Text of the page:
It was June. It was Las Vegas. It was hot as hell.
I was in town for a conference and had decided to check out one of the pre-conference get togethers.It was June. It was Las Vegas. It was hot as hell.
I was in town for a conference and had decided to check out one of the pre-conference get togethers. At the very least, there would be free food. Once I got there, I realized that being fashionably late was a mistake. All the seats with people I knew were filled, so I got stuck at a quiet table off to the side. It could have been worse, but it definitely wasn’t better than sitting in my hotel room watching Family Feud.
It was a tapas place, and I perked up a bit when they brought out the first course. But then I saw that it wasn’t vegetarian, so I went back to that place of comfortable disappointment. The second and third courses weren’t any better. My table mates felt bad for me.
In the middle of the awards reception part of the gathering, a familiar face materialized. His breath smelled strongly of booze and, to be honest, it was kind of like coming home again. This guy was one of the only reasons these conferences were fun for me. He suggested we get out of there. I took my napkin off my lap and bade my single serving friends farewell.
We left the restaurant.
“Fuck, it’s hot,” he said. “Let’s just walk down a little ways so we can catch a cab. We’re going to have to wait an hour in line here."
My pal was having trouble staying awake. He’d taken quite a few pills with his quite a few drinks. And the non-vegetarian tapas he’d consumed were not agreeing with his system. He was a fucking mess. I laughed my ass off. We had to stop at every hotel along the way for him to use the restroom and try to get us a cab. Turned out there were, like, eight hundred events going on that day, and all the hotel folks just laughed at us. We sat in a lobby for a while, and my friend fell asleep. I roused him, somewhat concerned that he might not wake up again.
“Fuck it,” he finally said. “You just want to walk?"
“Sure,” I said. I didn’t care. Las Vegas was hot, but I lived in Phoenix. It was uncomfortable, but doable. He, however, was from the east coast, and the sun was destroying him. He was sweating and high and drunk and dehydrated. Again, funny.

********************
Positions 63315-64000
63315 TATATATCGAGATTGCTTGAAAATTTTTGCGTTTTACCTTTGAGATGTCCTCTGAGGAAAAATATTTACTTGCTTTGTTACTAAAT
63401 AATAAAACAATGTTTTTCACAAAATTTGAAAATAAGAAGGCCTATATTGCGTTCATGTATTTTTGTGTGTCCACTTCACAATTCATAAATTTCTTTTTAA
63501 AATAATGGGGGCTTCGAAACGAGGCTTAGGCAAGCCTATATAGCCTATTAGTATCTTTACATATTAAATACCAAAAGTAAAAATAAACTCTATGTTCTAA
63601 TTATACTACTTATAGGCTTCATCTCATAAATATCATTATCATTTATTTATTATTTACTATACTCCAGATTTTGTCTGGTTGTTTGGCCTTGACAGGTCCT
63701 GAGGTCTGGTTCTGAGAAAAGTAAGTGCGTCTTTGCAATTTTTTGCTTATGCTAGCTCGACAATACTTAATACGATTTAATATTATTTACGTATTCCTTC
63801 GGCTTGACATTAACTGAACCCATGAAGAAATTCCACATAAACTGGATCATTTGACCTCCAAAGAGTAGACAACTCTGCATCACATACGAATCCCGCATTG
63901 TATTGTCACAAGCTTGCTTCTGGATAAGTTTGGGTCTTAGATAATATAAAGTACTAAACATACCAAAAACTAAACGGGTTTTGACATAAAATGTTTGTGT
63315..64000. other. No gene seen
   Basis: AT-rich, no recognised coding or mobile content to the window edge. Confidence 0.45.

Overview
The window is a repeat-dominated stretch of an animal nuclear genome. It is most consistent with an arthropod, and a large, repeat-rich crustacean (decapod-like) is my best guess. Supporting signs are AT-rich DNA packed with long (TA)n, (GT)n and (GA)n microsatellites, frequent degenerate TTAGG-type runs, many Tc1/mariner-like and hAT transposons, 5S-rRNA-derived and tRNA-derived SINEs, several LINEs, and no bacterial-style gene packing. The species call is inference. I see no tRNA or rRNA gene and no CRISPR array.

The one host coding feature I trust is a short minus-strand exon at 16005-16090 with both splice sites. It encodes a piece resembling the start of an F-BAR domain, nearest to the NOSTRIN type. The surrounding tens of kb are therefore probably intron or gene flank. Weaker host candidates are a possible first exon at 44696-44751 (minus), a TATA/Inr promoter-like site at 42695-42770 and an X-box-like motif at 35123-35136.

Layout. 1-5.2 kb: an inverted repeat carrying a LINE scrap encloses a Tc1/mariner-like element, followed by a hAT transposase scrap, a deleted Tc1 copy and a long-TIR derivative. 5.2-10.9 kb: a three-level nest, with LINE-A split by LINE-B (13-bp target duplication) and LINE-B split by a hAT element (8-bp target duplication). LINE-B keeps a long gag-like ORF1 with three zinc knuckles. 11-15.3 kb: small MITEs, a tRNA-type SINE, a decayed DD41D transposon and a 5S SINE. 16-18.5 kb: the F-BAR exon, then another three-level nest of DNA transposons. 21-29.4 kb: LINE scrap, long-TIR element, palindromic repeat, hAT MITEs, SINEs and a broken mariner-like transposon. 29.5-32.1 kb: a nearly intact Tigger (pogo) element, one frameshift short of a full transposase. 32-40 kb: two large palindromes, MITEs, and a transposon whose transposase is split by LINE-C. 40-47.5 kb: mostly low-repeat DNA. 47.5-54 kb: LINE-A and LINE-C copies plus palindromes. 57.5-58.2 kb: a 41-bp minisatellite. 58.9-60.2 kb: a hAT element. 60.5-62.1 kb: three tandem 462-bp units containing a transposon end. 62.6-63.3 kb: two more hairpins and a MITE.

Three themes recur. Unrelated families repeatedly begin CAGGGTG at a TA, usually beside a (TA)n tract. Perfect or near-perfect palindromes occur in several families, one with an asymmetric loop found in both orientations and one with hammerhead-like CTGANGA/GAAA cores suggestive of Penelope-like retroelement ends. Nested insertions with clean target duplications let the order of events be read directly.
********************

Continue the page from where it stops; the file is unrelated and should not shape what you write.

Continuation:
At some point, he saw a cab stopped at a red light and bolted toward it, throwing open the door and climbing in. Luckily, the cab was empty and the driver was cool with that behavior. He told the driver an address, and fell asleep again.
“Where are we going?” I asked.
His eyes opened. “What?"
“Where are we going?"
“We rented Fat Mike’s house."
“The Fat Mike?"
“You know him?"
Not personally, no. I have never had a conversation with Mike Burkett, lead singer of NOFX. But I’d stood in a dozen sweaty crowds of people in relatively close proximity to him. Back when I was still discovering punk, I used to wear a NOFX shirt all the time, even when I’d never heard their music before. Fat Mike, as far as I was concerned, was the godfather of my era of punk rock. So, yeah, I was aware of him.
When we pulled up to the house, I was sure he was mistaken. It was just an ordinary house in an ordinary neighborhood. I was slightly disappointed, but not surprised.
But then we went inside. And it was Fat Mike’s house.
The place was a NOFX museum. There were piles of punk CDs next to a beat up stereo, a beer vending machine, a mini-golf course, and, of course, lots and lots of S&M gear. The house rules were written on the wall of the kitchen, and NOFX’s gold Punk in Drublic record was on the wall of the master bedroom.
It was amazing, and felt incredibly personal to be in the man’s home (even if it was just his Las Vegas vacation house). The experience was very similar to reading this book (I bet you never thought I’d get there). The book is the most graphic and intense musical biography I have ever read. With touring musicians, I always expect some level of debauchery, but NOFX makes guys like Tucker Max look like the minor leagues. At times, it was really hard to read.
But there’s honesty, wit, and wisdom in these pages. There are many things to be learned from this band’s triumphs and catastrophes. I think it’s probably worth a read even if you aren’t a fan of their music....more
It's funny the things you happen upon when trying to find something to read to your kids at bedtime. You jump on the library's ebook collection, slapIt's funny the things you happen upon when trying to find something to read to your kids at bedtime. You jump on the library's ebook collection, slap a couple of filters on, and hope for the best. Sometimes you win at this game, sometimes you lose. But sometimes you just get really, profoundly confused.
The Improbable Cat, as the title suggests, is about a cat. This cat shows up out of nowhere as a sweet little kitten and quickly casts a spell over the unsuspecting family. The spell, however, is less like something that would prompt one to post an inane picture on Facebook (and, yes, everyone hates the cat pictures you post on Facebook), and more like something out of The Twilight Zone.
The cat in question (view spoiler)[grows to an unlikely size, consumes a wide variety of food, and chain smokes cigars while watching television. When the family is finally able to fight the beast off and get it out of their lives (with the help of the neighborhood dogs, of course), it becomes truly monstrous (hide spoiler)]. The whole thing is highly improbable.
In spite of being excited about it and eagerly anticipating it because of its title (being, of course, future posters of cat pictures to Facebook), the children didn't enjoy the book. Repeatedly, the younger one requested that we just reread the Lemony Snicket books if alternatives are going to insist on being this bizarre and uninteresting. I mostly agree. But I do want to give it credit for truly surprising me. ["br"]>["br"]>["br"]>["br"]>["br"]>["br"]>...more